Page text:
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Matching Concept Descriptions with Existential Restrictions Revisited

F. Baader and R. Küsters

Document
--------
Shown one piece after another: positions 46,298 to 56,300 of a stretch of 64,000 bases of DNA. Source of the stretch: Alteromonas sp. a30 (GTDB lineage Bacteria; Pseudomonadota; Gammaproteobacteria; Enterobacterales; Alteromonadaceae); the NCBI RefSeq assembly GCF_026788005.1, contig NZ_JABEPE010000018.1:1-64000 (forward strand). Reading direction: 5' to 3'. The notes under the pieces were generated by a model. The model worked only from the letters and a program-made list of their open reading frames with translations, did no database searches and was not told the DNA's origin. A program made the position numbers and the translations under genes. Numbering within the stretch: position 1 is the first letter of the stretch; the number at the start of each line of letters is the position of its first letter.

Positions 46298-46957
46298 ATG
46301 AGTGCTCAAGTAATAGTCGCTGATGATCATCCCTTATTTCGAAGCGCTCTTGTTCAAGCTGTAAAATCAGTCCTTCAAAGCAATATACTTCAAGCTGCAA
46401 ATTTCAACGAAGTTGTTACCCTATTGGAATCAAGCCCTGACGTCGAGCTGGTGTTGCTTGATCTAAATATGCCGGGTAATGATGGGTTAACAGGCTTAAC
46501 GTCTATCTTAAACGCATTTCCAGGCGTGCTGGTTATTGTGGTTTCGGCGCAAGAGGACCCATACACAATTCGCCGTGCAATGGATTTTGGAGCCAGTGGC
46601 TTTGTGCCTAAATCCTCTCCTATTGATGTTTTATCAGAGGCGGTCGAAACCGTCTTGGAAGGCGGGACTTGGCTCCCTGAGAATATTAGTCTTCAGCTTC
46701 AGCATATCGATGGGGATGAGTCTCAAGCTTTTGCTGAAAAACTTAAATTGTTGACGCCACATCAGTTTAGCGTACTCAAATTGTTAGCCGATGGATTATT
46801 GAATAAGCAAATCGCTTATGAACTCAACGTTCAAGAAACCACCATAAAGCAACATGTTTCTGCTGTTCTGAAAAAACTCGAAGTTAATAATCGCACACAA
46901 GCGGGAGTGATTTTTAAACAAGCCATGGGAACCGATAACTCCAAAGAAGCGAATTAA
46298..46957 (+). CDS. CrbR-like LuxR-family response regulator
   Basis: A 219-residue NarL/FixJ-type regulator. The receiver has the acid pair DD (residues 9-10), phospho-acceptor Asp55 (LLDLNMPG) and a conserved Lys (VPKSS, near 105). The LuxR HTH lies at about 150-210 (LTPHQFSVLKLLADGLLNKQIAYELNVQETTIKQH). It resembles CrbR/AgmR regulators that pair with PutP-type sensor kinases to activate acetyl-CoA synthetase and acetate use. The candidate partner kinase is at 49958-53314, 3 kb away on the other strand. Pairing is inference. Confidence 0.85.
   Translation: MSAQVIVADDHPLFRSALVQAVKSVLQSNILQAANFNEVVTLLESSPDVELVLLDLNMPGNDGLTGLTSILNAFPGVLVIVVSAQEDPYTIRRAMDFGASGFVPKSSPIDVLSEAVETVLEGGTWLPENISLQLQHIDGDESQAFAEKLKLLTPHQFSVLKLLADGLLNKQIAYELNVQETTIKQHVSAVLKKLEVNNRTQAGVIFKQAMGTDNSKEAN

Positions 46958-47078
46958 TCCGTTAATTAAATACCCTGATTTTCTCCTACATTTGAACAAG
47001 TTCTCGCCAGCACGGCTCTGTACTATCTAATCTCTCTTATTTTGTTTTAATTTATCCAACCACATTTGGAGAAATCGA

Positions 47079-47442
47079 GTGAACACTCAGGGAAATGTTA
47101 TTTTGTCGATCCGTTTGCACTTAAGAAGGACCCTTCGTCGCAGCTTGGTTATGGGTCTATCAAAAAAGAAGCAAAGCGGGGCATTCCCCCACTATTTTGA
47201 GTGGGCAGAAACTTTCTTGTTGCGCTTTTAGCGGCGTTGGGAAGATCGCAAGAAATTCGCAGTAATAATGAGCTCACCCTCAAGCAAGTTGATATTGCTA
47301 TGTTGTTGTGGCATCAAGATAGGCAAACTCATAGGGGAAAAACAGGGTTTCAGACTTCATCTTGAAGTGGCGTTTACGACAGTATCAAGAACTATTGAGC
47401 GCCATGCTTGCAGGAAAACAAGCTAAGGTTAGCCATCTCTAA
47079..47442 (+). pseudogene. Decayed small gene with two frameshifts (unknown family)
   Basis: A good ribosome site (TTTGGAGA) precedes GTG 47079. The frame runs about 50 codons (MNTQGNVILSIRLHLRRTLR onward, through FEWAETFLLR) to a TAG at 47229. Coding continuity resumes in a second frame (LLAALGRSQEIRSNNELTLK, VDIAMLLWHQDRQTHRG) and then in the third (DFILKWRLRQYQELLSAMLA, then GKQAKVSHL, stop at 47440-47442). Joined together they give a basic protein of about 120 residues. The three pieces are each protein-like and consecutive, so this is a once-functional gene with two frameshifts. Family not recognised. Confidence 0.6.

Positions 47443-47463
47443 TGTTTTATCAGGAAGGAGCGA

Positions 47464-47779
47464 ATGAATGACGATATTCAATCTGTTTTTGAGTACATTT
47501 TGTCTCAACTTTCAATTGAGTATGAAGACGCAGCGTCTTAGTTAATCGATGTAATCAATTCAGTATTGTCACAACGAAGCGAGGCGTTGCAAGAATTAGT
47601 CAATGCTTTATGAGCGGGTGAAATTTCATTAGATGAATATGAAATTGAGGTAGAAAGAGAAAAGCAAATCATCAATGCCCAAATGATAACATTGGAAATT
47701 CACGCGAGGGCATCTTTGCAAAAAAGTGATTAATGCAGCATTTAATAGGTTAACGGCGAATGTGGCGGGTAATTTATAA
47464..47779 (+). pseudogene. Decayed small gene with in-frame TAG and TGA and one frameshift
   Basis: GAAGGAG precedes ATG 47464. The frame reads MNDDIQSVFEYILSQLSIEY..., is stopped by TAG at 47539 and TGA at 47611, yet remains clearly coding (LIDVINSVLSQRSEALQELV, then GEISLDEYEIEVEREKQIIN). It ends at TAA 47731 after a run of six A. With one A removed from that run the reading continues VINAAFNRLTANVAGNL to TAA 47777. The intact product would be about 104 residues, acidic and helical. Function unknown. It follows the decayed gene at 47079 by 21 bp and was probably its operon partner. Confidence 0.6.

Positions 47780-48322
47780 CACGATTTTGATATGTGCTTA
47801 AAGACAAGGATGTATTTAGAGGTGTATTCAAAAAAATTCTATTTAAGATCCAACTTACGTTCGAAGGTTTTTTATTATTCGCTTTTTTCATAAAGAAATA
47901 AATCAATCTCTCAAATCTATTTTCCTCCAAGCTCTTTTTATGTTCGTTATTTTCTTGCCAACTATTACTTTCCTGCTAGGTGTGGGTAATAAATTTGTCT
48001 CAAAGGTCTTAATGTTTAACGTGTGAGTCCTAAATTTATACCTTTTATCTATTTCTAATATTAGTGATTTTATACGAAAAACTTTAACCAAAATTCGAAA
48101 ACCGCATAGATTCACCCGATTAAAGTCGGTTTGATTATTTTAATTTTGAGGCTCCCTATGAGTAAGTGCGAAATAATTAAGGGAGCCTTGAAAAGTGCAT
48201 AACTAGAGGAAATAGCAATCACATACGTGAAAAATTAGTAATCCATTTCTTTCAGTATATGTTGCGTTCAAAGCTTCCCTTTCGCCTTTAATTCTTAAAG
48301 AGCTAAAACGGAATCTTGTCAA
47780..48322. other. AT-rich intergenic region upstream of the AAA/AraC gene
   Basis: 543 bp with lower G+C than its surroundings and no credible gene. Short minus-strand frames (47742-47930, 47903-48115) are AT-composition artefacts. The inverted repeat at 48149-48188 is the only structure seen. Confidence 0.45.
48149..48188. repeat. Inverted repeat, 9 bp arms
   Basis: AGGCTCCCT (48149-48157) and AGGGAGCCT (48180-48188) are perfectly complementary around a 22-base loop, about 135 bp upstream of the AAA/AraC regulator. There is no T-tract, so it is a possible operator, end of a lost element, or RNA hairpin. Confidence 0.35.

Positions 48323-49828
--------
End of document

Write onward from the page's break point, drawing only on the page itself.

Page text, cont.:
Matching of concepts against patterns is a new inference task in Description Logics, which was originally motivated by applications of the Classic system. Consequently, the work on this problem was until now mostly concerned with sublanguages of the Classic language, which does not allow for existential restrictions. Motivated by an application in chemical process engineering, which requires a description language with existential restrictions, this paper investigates the matching problem in Description Logics with existential restrictions. It turns out that existential restrictions make matching more complex in two respects. First, whereas matching in sublanguages of Classic is polynomial, deciding the existence of matchers is an NP-complete problem in the presence of existential restrictions. Second, whereas in sublanguages of Classic solvable matching problems have a unique least matcher, this is not the case for languages with existential restrictions. Thus, it is not a priori clear which of the (possibly infinitely many) matchers should be returned by a matching algorithm. After determining the complexity of the decision problem, the present paper first investigates the question of what are "interesting" sets of matchers, and then describes algorithms for computing these sets for the languages EL (which allows for conjunction and existential restrictions) and ALE.